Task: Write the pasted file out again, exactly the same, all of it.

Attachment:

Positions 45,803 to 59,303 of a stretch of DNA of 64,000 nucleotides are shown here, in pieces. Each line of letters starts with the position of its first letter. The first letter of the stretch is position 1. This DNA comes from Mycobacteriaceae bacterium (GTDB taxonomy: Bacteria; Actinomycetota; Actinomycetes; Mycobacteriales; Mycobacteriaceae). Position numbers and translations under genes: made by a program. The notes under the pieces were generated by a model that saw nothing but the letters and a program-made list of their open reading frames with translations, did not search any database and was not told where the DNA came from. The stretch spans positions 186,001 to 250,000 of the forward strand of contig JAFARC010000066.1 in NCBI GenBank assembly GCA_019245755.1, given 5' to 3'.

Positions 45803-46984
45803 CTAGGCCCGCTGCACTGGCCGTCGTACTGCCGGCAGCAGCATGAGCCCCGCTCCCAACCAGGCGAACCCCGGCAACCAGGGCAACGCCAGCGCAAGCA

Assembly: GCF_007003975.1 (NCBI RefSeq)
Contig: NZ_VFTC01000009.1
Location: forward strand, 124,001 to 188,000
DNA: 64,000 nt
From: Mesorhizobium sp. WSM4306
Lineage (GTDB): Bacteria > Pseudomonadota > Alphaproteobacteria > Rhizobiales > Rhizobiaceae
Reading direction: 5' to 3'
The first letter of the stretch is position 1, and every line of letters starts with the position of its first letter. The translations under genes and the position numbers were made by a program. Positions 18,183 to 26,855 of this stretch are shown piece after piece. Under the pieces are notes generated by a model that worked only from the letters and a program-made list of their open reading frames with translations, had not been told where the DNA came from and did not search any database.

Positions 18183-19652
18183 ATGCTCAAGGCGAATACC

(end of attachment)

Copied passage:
Positions 45,803 to 59,303 of a stretch of DNA of 64,000 nucleotides are shown here, in pieces. Each line of letters starts with the position of its first letter. The first letter of the stretch is position 1. This DNA comes from Mycobacteriaceae bacterium (GTDB taxonomy: Bacteria; Actinomycetota; Actinomycetes; Mycobacteriales; Mycobacteriaceae). Position numbers and translations under genes: made by a program. The notes under the pieces were generated by a model that saw nothing but the letters and a program-made list of their open reading frames with translations, did not search any database and was not told where the DNA came from. The stretch spans positions 186,001 to 250,000 of the forward strand of contig JAFARC010000066.1 in NCBI GenBank assembly GCA_019245755.1, given 5' to 3'.

Positions 45803-46984
45803 CTAGGCCCGCTGCACTGGCCGTCGTACTGCCGGCAGCAGCATGAGCCCCGCTCCCAACCAGGCGAACCCCGGCAACCAGGGCAACGCCAGCGCAAGCA

Assembly: GCF_007003975.1 (NCBI RefSeq)
Contig: NZ_VFTC01000009.1
Location: forward strand, 124,001 to 188,000
DNA: 64,000 nt
From: Mesorhizobium sp. WSM4306
Lineage (GTDB): Bacteria > Pseudomonadota > Alphaproteobacteria > Rhizobiales > Rhizobiaceae
Reading direction: 5' to 3'
The first letter of the stretch is position 1, and every line of letters starts with the position of its first letter. The translations under genes and the position numbers were made by a program. Positions 18,183 to 26,855 of this stretch are shown piece after piece. Under the pieces are notes generated by a model that worked only from the letters and a program-made list of their open reading frames with translations, had not been told where the DNA came from and did not search any database.

Positions 18183-19652
18183 ATGCTCAAGGCGAATACC